When Alice Dickinson takes time off from her job in advertising to write a screenplay about the late Emily Dickinson (no relative), she is excited. Her research takes her to Amherst, Massachusetts, and she almost immediately meets Nick Crocker, a fifty-something academic who has a bit of a reputation.

Somehow she finds herself staying in his huge house, and despite all of her best laid plans, she is soon involved in a love affair with him. But where is his wife, and why is she absent?

Amherst: A Novel is an engaging story that sweeps back and forth through time, showing the reader the little circle of friends (and some enemies) that surround Emily and her sister Vinnie, as well as her brother Austin.

Austin is married to Sue, but unhappily…and with Emily and Vinnie’s encouragement, he is soon involved with Mabel Todd, who seems to be in an open relationship with her husband David.

From journals she discovered in her research, Alice feels almost as if she is right there with the primary players in the scandalous and sexy liaisons of the past. Could the people from that time have been as free and easy as they seemed? Would her own values change as she learned more about them? And could her peek into the past have released her from her own inhibitions?

I did enjoy how Mabel seemed to be a champion for Emily’s poems, discovered after her death in a stuffed drawer. When some publishers turned her away, she kept searching until she finally found one. I liked this part of the story as much (or more) than the love affair, which may have been a bit scandalous for the times, but was nothing I hadn’t read about before, with other players. In some ways, that part of the story lagged for me, and even the alternating time periods didn’t really engage me.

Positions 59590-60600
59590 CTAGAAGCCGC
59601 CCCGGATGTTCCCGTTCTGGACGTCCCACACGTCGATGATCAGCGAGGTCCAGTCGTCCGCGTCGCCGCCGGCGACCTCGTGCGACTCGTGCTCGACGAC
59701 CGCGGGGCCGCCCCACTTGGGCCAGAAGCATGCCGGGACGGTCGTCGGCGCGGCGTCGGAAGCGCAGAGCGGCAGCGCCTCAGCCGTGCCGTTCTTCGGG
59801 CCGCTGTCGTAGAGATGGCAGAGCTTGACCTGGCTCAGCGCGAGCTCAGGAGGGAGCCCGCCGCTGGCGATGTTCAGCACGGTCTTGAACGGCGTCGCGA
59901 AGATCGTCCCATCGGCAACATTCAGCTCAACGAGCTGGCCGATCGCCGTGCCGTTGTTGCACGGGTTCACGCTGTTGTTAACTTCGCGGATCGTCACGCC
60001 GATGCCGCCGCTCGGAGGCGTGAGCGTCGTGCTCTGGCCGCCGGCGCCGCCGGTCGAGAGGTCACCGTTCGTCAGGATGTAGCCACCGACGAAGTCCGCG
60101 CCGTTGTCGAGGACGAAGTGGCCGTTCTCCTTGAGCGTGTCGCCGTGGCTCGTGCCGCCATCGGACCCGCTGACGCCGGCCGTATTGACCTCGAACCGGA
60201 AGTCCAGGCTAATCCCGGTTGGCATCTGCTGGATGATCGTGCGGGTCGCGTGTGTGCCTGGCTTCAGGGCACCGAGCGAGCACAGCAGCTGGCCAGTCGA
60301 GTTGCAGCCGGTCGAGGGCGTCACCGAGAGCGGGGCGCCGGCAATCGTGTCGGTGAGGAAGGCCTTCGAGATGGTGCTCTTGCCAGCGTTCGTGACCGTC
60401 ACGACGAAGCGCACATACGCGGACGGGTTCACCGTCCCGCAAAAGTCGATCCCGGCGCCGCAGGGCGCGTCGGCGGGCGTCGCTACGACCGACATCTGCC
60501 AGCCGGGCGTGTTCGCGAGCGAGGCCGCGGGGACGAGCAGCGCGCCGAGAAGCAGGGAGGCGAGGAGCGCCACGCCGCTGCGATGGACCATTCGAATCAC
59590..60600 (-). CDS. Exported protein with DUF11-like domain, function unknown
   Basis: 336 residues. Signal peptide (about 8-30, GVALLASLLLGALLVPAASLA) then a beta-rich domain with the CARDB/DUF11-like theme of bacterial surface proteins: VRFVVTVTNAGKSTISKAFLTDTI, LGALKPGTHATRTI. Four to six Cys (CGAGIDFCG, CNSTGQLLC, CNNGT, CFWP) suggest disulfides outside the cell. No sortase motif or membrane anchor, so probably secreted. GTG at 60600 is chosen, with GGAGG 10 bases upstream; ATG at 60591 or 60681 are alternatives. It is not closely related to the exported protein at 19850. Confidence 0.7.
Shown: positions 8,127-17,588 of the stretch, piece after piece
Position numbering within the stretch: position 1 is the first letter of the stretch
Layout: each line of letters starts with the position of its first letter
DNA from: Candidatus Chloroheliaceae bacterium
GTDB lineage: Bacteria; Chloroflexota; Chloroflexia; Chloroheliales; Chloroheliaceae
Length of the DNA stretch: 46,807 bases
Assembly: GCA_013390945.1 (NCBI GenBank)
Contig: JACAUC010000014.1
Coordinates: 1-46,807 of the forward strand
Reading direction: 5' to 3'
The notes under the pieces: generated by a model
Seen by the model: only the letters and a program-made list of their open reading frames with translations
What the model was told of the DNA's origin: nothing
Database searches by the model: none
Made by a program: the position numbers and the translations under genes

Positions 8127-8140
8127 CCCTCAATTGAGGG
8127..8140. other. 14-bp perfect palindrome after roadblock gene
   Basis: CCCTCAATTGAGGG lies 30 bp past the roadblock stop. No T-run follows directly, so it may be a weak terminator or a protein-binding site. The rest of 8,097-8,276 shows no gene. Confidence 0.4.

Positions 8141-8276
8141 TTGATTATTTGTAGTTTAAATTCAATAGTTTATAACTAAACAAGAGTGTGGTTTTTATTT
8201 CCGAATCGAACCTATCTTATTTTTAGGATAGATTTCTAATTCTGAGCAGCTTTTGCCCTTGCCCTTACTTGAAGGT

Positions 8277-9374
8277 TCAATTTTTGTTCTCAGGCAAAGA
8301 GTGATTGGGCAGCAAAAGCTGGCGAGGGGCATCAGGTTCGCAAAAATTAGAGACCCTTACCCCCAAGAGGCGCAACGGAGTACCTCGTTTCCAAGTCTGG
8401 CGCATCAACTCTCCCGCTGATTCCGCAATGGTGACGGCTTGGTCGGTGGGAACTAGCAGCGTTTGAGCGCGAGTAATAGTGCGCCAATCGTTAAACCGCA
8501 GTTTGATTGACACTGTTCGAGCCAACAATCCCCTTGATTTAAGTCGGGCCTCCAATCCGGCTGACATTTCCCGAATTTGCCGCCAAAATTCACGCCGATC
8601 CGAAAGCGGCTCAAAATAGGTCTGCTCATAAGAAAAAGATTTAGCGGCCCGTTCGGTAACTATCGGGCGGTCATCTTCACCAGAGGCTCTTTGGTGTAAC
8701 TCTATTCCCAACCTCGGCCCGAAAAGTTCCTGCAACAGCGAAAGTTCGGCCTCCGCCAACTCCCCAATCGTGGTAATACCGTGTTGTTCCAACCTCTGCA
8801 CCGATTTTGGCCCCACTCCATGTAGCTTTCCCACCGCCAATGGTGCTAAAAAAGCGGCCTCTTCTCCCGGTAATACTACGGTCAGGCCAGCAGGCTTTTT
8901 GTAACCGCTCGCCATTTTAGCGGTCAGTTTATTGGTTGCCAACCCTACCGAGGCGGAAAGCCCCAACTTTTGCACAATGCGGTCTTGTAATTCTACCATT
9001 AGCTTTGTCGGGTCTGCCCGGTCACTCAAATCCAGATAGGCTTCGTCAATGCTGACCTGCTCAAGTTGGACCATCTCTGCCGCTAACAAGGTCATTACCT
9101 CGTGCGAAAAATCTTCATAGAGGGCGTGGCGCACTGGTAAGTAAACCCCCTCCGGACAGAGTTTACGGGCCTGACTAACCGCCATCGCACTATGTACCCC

Then, near the end, as Alice and Nick meet again after their love story ends, as Alice seeks closure, Nick’s thoughts to her on love seemed interesting to me:

“…We think there’s someone out there who can make us happy, someone who’ll make us complete, but that’s not how it works. We think not getting what we want is the problem, but it’s the wanting that’s the problem. We want the whole world to feed us…There’s no end to its hunger. We end up as slaves, chained to our hunger, doomed to service its bottomless need forever. There’s only one way out of that. You have to break the chain…”

I liked that twist on love, and in the end, Alice discovered a way of framing the events of her story about Mabel and Austin to give them an intriguing slant. These last moments elevated my take on the story to 4 stars.


  1. Sounds like quite a few liaisons going on in the story. I thought the past with Emily Dickinson was pretty puritanical but hell what do I know. LOL


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